Visual tools for mixing sound

If you have a small studio, or if you’re still learning to trust your ears when listening to a mix, visual aides are really helpful. The frequency analyzer is a budget producer's best friend. The phase scope is also quite useful. But why stop there? Lissajous curves are big fun! Here's a roundup of basic spectrum analyzers and some specialties.

Most DAWs have analyzers on board. Use them! The frequency analyzer is the most important visual aid. Use it to analyze your favorite tracks and compare them with your own mixes. See and hear the differences, and try to understand them. And if you find that your mix lacks clarity, try analyzing each separate track of your mix.

Clean up the mess
Check for tracks with overlapping (conflicting) frequencies. When you find them, use EQ and compression (possibly multi-band or sidechain compression) to clean up the mess. A typical example of a 'conflict' would be a fat bass mudwrestling with an equally fat kick drum. MMultiAnalyzer is a spectrum analyzer/sonogram for multiple tracks, designed especially for tracking down conflicting frequencies  

Another thing that's easy to spot with a frequency analyzer is sonic garbage, like useless low frequencies in a mid frequency sound (for example a piano). Or you can track down nasty peaks and ultra high frequency noise and remove it 'surgically ' using a parametric EQ.

Here are some more frequency analyzers

Voxengo Span
Blue Cat's FreqAnalyst
Seven Phases Spectrum Analyzer
ReFuse Software Real Time Analyzer
Vertex DSP Multi-Inspector
MDSP Freakoscope

Although it’s wise to use a spectrum analyzer, too much visual stimulation can also be a problem. You should not try too hard to hear everything you see. Both your ears and your eyes can deceive you. Superstition, placebo-effects and confirmation bias shape and influence our reality tunnels. This is true for everyone, not just for people living in rubber rooms. So don't believe everything you see.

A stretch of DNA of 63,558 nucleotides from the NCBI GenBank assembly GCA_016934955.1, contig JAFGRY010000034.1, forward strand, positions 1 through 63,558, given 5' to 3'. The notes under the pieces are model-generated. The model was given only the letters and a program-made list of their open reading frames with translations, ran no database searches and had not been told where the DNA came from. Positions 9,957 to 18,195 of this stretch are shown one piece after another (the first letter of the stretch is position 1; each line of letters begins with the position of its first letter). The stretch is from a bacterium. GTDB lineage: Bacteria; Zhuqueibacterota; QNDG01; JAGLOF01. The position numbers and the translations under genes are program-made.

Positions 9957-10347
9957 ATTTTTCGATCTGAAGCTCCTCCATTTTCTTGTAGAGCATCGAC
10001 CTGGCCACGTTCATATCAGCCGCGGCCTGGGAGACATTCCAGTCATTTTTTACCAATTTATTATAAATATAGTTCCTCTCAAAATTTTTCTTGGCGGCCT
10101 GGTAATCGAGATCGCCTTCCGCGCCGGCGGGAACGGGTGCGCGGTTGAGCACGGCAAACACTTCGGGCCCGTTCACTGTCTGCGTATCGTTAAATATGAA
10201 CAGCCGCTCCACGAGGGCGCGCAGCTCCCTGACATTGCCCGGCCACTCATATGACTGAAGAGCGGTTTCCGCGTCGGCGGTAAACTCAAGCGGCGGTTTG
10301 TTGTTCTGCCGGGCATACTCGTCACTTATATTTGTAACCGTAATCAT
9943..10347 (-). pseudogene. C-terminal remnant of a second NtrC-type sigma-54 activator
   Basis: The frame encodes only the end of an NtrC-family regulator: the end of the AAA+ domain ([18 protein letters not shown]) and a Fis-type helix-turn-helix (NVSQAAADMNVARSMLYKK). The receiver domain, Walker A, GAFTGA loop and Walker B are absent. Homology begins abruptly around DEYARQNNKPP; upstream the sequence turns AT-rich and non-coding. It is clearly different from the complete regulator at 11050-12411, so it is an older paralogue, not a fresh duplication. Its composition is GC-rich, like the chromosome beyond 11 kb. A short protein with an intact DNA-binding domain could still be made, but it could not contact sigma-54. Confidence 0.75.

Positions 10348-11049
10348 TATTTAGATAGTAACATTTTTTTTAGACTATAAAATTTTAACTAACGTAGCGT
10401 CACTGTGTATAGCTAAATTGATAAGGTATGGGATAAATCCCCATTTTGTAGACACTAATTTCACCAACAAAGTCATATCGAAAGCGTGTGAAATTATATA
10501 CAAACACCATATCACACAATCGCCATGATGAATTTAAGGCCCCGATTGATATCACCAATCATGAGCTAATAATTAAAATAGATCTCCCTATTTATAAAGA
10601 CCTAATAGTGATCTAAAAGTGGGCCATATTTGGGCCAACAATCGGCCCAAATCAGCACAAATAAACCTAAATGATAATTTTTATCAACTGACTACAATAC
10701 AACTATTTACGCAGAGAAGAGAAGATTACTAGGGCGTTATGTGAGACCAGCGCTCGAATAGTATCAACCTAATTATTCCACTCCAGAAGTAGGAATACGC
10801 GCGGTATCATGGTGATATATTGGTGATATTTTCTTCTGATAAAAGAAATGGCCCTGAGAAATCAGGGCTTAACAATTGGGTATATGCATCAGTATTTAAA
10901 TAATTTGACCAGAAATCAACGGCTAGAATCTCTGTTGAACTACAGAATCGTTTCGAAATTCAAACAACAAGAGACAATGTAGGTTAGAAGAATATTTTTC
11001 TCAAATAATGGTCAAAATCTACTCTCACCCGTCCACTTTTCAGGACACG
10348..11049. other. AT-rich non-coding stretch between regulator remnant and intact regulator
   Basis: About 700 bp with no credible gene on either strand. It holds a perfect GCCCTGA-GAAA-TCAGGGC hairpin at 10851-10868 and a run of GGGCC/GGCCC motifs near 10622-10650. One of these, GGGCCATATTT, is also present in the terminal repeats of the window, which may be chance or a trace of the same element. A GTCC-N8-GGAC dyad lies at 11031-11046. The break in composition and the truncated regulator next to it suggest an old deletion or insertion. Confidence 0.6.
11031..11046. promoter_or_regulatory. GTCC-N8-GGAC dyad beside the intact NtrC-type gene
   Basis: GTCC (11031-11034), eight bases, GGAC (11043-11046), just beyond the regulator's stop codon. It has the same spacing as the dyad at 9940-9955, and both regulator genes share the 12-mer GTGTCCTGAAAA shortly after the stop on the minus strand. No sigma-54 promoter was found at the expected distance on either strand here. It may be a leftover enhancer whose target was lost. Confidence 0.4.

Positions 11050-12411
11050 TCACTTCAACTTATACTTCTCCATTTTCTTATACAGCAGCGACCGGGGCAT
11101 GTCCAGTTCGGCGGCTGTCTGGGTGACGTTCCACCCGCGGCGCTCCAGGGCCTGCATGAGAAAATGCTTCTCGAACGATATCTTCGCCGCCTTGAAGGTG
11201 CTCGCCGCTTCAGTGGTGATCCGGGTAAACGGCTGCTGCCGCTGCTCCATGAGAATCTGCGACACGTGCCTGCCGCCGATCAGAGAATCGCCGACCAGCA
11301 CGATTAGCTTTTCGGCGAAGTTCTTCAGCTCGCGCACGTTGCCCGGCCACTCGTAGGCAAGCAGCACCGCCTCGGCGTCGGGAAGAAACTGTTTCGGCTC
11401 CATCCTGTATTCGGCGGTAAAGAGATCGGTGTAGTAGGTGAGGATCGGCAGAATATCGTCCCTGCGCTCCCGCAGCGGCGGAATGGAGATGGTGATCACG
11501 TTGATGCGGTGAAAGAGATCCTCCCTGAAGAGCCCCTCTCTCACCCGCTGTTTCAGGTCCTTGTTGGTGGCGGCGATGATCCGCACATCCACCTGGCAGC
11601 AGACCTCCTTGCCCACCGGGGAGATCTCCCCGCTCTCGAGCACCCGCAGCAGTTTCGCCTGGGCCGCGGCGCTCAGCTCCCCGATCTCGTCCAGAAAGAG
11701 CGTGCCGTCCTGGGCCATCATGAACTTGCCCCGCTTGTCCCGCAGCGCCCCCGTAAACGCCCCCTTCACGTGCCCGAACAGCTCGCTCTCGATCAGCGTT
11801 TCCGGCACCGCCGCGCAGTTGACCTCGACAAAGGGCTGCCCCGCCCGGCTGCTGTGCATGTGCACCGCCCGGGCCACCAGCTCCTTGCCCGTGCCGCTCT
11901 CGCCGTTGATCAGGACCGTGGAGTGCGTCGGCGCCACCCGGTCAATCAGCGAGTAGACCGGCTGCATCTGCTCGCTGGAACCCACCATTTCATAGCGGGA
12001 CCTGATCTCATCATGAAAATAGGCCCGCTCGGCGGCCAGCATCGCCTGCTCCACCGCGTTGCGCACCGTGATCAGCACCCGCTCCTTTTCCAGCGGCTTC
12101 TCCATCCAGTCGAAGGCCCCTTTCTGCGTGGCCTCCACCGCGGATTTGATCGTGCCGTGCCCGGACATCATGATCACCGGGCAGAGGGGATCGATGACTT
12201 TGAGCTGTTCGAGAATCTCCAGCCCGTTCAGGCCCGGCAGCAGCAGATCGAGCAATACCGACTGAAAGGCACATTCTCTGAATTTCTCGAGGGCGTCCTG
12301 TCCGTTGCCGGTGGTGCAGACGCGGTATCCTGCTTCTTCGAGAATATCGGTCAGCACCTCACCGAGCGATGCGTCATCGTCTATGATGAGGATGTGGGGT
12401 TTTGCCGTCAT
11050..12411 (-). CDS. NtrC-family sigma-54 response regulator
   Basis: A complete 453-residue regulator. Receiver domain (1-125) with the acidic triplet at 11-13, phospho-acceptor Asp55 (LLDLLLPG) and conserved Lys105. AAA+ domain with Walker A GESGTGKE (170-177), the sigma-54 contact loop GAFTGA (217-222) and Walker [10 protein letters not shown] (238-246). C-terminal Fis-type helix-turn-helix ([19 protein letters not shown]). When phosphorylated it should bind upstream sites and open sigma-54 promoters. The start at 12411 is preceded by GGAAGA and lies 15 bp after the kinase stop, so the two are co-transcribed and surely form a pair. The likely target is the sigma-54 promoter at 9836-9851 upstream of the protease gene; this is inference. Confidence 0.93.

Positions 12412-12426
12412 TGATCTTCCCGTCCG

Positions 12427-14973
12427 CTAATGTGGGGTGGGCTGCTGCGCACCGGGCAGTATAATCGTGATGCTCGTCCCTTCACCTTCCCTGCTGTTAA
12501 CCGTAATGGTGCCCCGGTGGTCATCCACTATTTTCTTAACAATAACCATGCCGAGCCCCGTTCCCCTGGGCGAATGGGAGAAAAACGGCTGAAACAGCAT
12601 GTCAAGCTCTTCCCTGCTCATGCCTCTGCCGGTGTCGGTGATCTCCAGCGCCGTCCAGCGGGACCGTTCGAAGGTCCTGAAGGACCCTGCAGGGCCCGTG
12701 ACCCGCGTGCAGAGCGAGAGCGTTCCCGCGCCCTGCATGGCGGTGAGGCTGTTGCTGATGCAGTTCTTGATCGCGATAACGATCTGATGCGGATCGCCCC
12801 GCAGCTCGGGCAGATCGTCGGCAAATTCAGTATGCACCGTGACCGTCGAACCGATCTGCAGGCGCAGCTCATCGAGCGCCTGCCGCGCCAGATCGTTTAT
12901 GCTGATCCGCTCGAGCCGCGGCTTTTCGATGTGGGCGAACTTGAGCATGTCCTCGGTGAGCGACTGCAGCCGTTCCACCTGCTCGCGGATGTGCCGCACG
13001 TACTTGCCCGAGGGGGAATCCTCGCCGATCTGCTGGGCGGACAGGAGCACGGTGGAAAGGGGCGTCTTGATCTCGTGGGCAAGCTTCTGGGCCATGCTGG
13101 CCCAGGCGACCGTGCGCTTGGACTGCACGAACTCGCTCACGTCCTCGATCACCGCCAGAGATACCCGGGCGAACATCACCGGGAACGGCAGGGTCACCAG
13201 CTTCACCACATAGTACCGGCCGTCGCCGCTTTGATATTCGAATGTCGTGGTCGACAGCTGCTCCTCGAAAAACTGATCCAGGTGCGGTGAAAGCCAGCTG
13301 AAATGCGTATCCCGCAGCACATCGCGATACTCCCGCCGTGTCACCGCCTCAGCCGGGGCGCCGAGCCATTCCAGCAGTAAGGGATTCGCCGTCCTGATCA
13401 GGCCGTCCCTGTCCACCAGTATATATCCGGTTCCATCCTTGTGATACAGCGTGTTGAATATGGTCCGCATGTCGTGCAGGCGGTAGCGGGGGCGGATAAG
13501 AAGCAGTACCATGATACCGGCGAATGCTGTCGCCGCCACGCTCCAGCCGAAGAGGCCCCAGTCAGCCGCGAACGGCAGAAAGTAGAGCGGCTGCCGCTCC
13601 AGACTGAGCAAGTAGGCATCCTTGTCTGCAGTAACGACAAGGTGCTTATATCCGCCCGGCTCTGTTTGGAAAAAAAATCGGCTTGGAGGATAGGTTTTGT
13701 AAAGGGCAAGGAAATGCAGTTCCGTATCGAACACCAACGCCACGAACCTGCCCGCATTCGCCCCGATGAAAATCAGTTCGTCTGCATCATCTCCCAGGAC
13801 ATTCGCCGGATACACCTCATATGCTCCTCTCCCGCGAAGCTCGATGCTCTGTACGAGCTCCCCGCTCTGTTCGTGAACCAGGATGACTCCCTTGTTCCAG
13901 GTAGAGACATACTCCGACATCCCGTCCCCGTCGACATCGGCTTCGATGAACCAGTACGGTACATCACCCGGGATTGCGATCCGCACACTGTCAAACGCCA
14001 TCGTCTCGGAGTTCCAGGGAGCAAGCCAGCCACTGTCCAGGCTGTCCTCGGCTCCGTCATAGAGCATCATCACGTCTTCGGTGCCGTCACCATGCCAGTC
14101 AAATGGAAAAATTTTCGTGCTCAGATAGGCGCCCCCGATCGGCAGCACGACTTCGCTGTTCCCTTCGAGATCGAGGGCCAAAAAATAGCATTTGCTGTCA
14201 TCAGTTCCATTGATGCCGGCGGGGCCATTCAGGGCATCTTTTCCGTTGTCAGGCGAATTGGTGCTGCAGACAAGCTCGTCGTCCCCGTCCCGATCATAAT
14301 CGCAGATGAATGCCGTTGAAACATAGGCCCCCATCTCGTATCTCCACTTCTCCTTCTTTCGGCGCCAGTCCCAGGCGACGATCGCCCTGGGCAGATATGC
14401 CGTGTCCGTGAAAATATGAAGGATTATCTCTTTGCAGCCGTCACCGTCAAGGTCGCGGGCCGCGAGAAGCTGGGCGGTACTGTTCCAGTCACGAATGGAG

Having said that, we'll move on to fancier spectrum analysis, spectrograms, sonograms and Lissajous curves.

SIGVIEW can do 'scientific' spectrum analysis
Sonic Visualiser can do fancy spectrograms
EAnalysis by Dr Pierre Couprie can do very fancy sonograms
ag-works Sonogram SG-1 is a free and flexible sonogram analyzer 
Overtone Analyzer is a sonogram focussing on overtones
Flux Stereotool is a nice one-stop stereo package
Lissajous Suite is the ultimate lava-lamp for your DAW 

Visualizing vibrating air
Once you start using visual tools for mixing sound, you may ask yourself what the vibrating air around your speakers might look like. You can't see the movements created by the diaphragm, but you can have a more or less adequate picture in your head of what's going on. Cameron Bobro has written a nice blogpost about the onion-model of music, that may help you visualize these subtle air-movements.

From straight science to harmonic hermetics
2500 years ago, all serious philosophy had a musical component. Mathematical models of music and harmony were used to explain the Ultimate Secrets of the Universe. This mode of thinking also produces nice visualizations of sound. For madd scientists only.

HarmoniComb: A New Method for Visually Describing Music 
Ray Tomes' Harmonics Theory
Harmonic Interference Theory